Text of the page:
--------------------------------------------------------------------------------

So it looks like the answer is, No, the Eagles were not Maiar (or originally any kind of alar), though Tolkien did consider it. What is disturbing, however, is the adjustment of Han's nature. I think this change might be taken less seriously than that of the Eagles, since The Professor provides no reason for it, whereas he had evidently run into a problem with the Eagles' nature.
I hope that helps.
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Old 11-24-2003, 01:07 PM   #4
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Apart from Melian the Maia there is no record of Maiar spirits ever having offspring.
This si not entirely true. If I am right, Ungoliant was a Maia spirit and she was an ancestpr of Shelob - if not the mother.
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Old 11-24-2003, 01:19 PM   #5
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Ungoliant was an Ainu, not a Maia (Ainu helper of the Valar).

[ November 24, 2003: Message edited by: the phantom ]
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Old 11-24-2003, 02:22 PM   #6
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As the phantom notes, 'Maia' is not a term used for all Ainur aside from the 14 Valar and Morgoth. It is a classification, a job title, for those Ainur that help the Valar.

For a more in-depth review of what a Maia is, try this thread.
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Old 11-24-2003, 05:28 PM   #7
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There are quite a lot of characters in Tolkien that don't quite fit the formal hierarchy of being, as it were: creatures with intelligence,personality and an in-dwelling spirit. Are they all Maiar? And if not, what are they? The eagles and the ents, of course; Ungoliant and her offspring; the vampire-like Thuringwethil (sp?); the dragons; Bombadil and Goldberry, and the River-Mother. Many of these clearly can propagate their 'species'. There are probably others. Tolkien was plainly struggling about orcs, and did not really come up with a satisfactory answer. He created a lot of beings that didn't fit his system, and there is no solving this one. Since Tolkien's conceit for his creations was that LOTR, the Silmarillion and the Hobbit were all surviving accounts of a vanished world, we can just accept that this surviving material didn't include all the answers and explanations of the mysteries of the Elder Days.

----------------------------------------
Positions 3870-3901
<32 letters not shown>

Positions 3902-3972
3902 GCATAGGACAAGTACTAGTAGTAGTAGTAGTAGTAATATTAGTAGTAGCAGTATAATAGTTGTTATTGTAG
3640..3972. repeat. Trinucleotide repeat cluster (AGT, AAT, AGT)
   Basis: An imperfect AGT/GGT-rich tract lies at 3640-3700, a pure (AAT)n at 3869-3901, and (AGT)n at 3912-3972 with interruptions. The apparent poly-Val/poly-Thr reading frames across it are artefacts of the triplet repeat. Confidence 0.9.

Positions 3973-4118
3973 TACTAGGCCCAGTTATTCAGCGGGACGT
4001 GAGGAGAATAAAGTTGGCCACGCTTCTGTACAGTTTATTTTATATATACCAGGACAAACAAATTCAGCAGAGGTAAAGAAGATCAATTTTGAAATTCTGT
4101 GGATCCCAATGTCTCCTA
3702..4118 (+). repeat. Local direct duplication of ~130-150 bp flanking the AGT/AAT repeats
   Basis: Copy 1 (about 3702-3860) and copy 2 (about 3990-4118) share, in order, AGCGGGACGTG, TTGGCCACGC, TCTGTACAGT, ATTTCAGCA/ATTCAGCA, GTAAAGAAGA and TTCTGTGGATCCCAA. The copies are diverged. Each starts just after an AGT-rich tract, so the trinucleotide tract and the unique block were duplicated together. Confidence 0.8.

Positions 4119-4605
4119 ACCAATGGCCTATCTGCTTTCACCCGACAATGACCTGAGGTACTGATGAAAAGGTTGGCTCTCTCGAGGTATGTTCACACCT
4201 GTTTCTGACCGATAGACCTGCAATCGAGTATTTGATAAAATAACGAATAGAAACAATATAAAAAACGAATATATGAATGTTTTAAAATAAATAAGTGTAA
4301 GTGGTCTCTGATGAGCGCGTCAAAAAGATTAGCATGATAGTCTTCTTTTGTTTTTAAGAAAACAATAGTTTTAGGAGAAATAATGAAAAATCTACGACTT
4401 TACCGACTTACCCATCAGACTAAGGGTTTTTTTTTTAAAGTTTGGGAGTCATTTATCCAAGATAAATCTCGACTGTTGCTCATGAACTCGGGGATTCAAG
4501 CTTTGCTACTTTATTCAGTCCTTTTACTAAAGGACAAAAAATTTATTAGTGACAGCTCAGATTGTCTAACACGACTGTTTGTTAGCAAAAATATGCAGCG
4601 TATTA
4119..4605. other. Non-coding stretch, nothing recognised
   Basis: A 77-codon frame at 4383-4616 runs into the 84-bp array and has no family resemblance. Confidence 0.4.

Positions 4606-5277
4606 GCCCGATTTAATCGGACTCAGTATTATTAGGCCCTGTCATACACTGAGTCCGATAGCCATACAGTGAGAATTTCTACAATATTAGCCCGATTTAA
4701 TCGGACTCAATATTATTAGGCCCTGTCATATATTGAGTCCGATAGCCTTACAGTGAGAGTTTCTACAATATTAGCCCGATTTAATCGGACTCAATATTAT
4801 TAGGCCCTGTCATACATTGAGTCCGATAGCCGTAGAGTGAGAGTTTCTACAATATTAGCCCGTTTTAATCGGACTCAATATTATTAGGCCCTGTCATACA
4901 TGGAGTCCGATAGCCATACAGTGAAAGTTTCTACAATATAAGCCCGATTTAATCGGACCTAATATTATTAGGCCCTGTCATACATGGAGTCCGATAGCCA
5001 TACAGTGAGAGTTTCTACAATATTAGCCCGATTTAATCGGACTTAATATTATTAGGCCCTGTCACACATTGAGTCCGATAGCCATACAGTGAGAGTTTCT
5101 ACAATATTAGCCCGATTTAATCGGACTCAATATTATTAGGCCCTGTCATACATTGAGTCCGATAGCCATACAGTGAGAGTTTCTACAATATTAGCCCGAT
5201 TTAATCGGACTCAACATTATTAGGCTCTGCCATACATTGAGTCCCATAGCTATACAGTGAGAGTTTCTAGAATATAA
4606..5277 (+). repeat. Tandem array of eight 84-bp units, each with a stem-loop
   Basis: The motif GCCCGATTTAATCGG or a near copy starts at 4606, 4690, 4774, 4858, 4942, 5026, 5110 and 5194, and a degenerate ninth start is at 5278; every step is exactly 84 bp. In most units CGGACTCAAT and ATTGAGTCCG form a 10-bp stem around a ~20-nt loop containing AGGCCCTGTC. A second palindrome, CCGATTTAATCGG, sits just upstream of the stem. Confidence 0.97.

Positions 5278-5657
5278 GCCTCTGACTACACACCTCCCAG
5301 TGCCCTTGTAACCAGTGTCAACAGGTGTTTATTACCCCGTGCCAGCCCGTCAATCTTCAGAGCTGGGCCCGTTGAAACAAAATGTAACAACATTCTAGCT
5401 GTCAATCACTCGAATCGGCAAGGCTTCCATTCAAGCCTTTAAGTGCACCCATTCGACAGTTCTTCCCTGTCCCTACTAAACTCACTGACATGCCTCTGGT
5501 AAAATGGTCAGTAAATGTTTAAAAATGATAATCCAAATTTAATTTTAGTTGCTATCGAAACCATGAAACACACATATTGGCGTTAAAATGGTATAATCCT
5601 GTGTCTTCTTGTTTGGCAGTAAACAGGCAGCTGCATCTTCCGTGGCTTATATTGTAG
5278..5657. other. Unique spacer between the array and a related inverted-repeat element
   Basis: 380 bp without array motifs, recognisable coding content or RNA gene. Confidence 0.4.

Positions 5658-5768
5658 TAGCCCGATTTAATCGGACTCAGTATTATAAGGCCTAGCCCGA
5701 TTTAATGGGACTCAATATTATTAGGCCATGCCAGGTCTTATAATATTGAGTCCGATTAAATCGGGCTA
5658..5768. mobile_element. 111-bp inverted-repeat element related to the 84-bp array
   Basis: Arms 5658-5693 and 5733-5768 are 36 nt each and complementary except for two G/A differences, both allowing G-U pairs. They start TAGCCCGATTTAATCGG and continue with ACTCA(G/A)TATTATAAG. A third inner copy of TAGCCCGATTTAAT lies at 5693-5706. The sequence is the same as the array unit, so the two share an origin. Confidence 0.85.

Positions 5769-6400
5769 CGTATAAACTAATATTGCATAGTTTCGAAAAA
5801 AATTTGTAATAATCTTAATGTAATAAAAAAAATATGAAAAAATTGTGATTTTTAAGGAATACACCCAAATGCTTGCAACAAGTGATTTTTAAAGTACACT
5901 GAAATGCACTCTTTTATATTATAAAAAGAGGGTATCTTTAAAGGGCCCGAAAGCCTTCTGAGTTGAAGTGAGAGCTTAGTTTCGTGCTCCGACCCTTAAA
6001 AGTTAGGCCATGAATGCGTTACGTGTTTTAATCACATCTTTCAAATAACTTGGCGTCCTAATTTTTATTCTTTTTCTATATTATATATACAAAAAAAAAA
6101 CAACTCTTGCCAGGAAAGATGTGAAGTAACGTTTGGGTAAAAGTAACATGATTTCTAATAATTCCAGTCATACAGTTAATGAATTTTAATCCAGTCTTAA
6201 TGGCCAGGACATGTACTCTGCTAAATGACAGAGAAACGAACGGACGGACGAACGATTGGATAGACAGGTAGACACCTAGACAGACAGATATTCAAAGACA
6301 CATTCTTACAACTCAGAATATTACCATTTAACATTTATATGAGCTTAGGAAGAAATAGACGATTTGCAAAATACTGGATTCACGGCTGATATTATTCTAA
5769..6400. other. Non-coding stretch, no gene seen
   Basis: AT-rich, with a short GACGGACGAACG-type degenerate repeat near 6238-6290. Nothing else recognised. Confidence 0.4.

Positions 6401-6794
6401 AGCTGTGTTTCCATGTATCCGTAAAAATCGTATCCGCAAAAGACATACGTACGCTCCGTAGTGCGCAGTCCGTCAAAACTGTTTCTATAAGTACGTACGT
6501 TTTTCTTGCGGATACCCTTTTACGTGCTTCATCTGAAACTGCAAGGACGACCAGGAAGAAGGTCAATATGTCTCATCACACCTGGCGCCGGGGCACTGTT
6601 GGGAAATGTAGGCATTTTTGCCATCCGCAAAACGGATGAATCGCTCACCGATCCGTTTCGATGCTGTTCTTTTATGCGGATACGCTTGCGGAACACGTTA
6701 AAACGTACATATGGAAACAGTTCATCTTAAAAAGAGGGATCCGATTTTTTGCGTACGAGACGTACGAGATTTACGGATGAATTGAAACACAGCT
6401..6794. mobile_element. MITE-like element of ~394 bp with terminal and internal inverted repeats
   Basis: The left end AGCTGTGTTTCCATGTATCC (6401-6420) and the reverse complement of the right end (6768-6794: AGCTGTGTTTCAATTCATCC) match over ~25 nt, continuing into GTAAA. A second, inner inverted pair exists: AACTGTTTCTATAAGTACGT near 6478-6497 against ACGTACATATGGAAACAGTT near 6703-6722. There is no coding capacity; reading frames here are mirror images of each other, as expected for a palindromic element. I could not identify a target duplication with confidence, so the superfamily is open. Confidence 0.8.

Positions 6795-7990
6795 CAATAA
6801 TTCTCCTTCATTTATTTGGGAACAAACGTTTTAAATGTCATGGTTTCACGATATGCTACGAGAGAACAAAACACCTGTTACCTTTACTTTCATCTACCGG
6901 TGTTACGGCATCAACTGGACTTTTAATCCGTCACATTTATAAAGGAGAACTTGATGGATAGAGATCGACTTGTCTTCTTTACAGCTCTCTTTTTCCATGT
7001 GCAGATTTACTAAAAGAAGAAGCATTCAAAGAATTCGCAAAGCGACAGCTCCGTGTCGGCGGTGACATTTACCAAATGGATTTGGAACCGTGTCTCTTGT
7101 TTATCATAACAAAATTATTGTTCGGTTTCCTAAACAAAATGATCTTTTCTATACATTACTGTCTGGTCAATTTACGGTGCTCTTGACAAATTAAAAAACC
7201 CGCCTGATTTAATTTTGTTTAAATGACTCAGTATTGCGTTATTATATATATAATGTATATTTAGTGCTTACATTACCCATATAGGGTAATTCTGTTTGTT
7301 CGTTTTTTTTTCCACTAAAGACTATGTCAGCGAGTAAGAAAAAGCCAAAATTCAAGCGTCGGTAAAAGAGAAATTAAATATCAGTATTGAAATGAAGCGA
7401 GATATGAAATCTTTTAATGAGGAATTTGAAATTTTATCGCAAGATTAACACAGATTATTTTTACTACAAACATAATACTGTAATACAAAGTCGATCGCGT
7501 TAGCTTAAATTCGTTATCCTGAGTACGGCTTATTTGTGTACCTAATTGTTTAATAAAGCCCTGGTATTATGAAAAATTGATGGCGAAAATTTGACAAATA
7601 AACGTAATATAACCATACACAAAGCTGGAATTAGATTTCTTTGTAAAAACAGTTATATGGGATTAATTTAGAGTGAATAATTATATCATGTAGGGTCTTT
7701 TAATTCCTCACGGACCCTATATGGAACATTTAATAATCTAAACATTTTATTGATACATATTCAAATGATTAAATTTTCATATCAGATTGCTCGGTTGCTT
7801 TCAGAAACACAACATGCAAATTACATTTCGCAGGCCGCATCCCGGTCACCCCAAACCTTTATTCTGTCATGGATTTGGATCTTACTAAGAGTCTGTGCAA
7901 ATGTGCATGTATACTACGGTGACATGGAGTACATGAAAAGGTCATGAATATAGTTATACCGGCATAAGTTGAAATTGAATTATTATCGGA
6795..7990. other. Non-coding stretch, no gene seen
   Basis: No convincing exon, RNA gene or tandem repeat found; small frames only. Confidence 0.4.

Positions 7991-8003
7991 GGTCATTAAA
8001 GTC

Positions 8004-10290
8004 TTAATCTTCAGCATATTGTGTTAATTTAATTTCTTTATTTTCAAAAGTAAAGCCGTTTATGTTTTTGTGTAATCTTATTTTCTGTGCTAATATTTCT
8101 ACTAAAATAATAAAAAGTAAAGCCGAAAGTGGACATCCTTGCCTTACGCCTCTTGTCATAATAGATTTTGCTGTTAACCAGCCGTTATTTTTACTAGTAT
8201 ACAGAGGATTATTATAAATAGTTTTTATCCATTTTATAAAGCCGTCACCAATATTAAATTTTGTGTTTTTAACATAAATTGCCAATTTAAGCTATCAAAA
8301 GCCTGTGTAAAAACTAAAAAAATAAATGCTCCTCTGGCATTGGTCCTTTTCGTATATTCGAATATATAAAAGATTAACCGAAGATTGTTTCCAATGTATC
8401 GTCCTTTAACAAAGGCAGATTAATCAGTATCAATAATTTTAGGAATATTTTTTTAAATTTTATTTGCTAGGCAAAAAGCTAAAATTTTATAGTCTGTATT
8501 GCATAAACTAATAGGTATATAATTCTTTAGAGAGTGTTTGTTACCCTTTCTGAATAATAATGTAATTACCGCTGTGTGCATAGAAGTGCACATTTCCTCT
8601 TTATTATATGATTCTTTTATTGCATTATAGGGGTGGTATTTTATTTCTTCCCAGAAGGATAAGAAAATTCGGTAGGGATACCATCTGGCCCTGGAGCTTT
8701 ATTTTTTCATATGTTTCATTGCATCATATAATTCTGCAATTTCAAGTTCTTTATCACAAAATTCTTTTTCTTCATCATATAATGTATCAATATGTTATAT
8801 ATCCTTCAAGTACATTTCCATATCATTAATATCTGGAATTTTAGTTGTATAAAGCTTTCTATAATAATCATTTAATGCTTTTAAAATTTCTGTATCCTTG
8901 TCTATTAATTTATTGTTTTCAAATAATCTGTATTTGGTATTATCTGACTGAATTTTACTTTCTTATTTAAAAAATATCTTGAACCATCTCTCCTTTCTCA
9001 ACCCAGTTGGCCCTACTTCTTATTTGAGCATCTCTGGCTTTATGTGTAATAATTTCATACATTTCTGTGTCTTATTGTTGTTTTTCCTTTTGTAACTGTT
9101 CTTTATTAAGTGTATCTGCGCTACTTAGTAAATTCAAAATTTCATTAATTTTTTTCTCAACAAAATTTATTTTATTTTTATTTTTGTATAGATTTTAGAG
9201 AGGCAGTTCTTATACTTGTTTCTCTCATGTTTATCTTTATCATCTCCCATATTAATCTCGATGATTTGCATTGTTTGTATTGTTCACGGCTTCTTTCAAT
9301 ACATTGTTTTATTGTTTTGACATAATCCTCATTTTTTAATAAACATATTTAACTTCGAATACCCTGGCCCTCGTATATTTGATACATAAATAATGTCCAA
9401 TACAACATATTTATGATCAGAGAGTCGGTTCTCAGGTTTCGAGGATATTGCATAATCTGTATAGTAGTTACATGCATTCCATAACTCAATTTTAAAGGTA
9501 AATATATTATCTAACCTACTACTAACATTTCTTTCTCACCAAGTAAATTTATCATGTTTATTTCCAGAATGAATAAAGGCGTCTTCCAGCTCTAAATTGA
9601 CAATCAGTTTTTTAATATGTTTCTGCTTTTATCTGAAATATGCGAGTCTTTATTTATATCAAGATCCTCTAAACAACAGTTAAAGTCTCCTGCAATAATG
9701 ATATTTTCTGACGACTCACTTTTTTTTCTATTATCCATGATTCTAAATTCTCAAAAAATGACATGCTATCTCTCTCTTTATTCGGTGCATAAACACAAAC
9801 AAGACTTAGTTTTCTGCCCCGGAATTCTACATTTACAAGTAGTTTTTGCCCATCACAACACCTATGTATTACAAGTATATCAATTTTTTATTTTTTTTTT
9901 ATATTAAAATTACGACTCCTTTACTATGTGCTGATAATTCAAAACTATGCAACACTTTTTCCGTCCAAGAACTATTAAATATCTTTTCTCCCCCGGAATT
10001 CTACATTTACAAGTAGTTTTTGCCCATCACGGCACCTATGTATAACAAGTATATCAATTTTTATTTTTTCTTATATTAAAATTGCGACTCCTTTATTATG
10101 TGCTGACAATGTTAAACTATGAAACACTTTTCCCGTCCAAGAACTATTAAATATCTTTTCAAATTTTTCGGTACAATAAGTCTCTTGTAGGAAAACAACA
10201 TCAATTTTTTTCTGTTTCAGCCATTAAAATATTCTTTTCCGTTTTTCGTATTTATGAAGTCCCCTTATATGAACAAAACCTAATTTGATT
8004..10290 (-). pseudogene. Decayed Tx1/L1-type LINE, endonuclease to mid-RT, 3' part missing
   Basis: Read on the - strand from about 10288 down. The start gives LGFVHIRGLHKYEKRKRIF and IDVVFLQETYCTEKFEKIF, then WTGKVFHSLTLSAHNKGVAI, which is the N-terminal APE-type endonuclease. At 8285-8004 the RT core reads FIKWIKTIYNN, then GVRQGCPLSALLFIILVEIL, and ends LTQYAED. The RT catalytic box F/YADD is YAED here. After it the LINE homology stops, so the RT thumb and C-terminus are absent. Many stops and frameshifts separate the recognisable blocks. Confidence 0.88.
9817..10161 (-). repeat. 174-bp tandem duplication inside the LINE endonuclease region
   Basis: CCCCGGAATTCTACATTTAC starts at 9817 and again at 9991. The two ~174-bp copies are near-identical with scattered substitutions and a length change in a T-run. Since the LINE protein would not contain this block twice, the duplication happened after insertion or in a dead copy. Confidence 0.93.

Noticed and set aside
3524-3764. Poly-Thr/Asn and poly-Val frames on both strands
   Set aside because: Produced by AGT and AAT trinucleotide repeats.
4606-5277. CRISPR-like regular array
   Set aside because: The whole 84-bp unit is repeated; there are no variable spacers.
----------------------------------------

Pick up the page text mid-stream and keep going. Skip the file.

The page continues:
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Old 11-24-2003, 06:00 PM   #8
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Many of them are Ainur, rather like distant cousins of the Valar and Maiar, so some of the "normal rules" may not apply to them. Some could be very weak (compared to the Valar and Maiar) Ainur, and thus, appear as highly sentient animals, rather than in specific Vala or Maia forms.
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Old 11-24-2003, 09:33 PM   #9
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In Morgoths ring, it is said that Thorondor is a maia spirit inside an animal. My guess is that is somewhat like what happened with dragons: worms inhabited by fell spirits.

I do not have the exact page, but I will look it up. Thorondor had a maia spirit inside of him, and of that Im sure.

And about Ungoliant the Great, and Shelob (last daughter of Ungoliant), Ungoliant was a maia spirit, the maia of darkness. And that is said in the Silmarillion. My guess (again) is that as Melian did, she mated with other fell creatures in form of spiders (but these creatures were not maia), ate them and spawned offspring (check "Of the flight of the Noldor")